Some major U.S. cities are handing out test strips allowing addicts to check their stash for the drug. The idea originated in Canada but is spreading across our nation.
Heroin and synthetic opioids, including oxycontin, are both contributors to the total number of opiate overdose deaths as well.
Even though you don’t OD on pot
It’s safe to say that marijuana use has been on the rise since the coronavirus set in too. Users anticipate basking in a relaxed state of euphoria.
States continue to legalize it for both medical and recreational use. However, it causes a problem for employers who want to maintain a drug-free workplace. The issue is mainly due to the fact that there isn’t a test for current impairment.
That will change soon because a marijuana breathalyzer hits the market before the end of the year. Employers who keep marijuana on the employee drug test will have a way to detect impaired employees without penalizing those who legally use the drug after hours.
Keep your guard up
The pandemic has been hard on business owners.
Employers are excited to get their companies up and running again. And, a lot of them expect to be operating on a shoestring budget for a while.
You may have considered eliminating the drug test to cut operating expenses—however, that’s probably not in your best interest.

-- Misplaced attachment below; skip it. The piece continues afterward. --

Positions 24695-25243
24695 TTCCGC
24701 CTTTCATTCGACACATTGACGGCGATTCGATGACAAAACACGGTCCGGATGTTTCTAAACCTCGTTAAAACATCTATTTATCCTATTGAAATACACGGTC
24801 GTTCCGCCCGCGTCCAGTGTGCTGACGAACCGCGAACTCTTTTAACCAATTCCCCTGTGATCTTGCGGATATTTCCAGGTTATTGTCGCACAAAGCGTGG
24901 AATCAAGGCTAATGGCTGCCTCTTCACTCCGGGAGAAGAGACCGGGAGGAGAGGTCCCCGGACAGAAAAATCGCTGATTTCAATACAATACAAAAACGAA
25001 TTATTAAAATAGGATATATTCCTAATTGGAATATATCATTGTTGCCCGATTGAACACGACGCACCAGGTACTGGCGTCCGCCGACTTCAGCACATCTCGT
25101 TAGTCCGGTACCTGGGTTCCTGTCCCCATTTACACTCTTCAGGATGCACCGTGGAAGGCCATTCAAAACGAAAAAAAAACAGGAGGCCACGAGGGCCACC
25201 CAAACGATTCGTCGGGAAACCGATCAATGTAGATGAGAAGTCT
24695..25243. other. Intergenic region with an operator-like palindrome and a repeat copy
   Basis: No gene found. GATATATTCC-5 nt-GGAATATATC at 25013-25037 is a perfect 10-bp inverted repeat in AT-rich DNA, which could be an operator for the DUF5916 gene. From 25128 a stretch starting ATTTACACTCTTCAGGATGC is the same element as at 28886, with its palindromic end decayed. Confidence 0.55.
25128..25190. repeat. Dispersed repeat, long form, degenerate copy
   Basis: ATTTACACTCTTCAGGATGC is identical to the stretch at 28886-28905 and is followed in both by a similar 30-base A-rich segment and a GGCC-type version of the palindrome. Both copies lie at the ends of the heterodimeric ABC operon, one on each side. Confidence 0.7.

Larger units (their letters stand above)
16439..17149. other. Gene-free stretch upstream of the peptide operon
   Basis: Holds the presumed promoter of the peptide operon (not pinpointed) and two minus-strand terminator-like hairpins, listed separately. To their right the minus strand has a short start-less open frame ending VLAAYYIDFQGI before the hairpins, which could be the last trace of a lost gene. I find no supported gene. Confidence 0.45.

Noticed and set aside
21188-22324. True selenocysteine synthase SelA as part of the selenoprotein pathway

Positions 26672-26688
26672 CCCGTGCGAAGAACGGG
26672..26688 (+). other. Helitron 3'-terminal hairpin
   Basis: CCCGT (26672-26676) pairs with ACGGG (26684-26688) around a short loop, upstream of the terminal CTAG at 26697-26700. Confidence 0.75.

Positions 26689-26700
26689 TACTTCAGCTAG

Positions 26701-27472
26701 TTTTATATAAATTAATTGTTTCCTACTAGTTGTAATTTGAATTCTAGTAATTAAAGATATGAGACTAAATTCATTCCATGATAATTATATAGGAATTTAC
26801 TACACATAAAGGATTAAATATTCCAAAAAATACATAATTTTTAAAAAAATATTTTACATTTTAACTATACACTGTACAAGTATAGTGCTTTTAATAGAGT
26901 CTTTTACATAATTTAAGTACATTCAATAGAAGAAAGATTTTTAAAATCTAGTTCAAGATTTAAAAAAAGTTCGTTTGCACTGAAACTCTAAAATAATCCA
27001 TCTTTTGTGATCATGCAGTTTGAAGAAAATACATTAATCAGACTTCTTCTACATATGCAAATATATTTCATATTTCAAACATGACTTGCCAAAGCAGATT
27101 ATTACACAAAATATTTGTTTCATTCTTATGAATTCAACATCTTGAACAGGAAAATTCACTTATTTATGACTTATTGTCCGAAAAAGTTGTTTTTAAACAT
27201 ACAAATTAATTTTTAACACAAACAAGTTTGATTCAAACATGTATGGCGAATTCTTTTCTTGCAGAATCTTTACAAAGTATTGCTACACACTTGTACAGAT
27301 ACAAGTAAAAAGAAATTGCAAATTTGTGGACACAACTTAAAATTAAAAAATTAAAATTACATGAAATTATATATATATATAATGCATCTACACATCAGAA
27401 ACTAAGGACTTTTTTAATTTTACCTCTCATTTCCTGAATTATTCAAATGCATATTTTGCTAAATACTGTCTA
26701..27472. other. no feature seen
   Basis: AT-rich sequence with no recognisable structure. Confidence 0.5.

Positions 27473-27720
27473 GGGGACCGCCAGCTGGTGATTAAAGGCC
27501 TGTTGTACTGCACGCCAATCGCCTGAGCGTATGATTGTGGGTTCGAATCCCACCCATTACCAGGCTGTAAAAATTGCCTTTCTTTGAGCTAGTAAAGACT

Instead, look over your policies and procedures for cost-cutting options.
First of all, does the test you’re using best meet your needs?
- If you’re hoping to detect recent drug use, the mouth swab test is the most cost-effective choice.
- Hair follicle tests are the most expensive but are the best option for determining consistent drug use.
- Urine tests are more accurate than ever at detecting attempts to manipulate the result. They are also the most cost-effective of the three.
Continuing your drug testing program is the best way to ensure you’ve done all that you can to provide a safe work environment for your employees.
That and the protective measures that you’ve put in place to combat the spread of corona, of course.
Not to mention, statistics prove that employee drug testing saves you money because you’ll see lower turn over rates, less absenteeism, and increased productivity.
There’s more than meets the eye
And, looking at it from a person-to-person viewpoint, it gives you an opportunity to reach out to someone who’s suffering from addiction. Or, perhaps, someone who’s tottering on the brink of finding themselves there.
This pandemic has wreaked havoc on many lives in many ways. We have a chance to nip it in the bud where our employees and drugs are concerned though.
When an employee tests positive for drugs, do you provide them with a list of nearby treatment centers? I’d guess your answer to that question is, “yes.”
Do you take it a step further and offer moral support? A word of hope for their future could be the catalyst that gives them the will to move forward.
And, if they find their job waiting for them when they come out on the other side, even better!